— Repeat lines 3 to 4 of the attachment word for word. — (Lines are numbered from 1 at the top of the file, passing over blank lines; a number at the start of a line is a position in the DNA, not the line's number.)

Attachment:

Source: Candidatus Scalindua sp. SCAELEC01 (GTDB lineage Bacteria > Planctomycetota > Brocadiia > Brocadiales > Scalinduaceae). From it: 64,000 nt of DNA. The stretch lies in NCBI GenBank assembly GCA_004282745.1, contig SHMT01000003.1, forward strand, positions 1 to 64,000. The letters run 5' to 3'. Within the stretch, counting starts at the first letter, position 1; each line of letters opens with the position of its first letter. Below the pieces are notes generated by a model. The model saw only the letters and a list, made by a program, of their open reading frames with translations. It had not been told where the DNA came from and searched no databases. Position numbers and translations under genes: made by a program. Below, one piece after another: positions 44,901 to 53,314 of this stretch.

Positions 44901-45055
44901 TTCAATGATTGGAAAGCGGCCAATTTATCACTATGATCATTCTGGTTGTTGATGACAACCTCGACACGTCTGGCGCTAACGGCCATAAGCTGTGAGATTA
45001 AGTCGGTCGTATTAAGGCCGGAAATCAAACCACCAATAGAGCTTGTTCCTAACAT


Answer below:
44901 TTCAATGATTGGAAAGCGGCCAATTTATCACTATGATCATTCTGGTTGTTGATGACAACCTCGACACGTCTGGCGCTAACGGCCATAAGCTGTGAGATTA
45001 AGTCGGTCGTATTAAGGCCGGAAATCAAACCACCAATAGAGCTTGTTCCTAACAT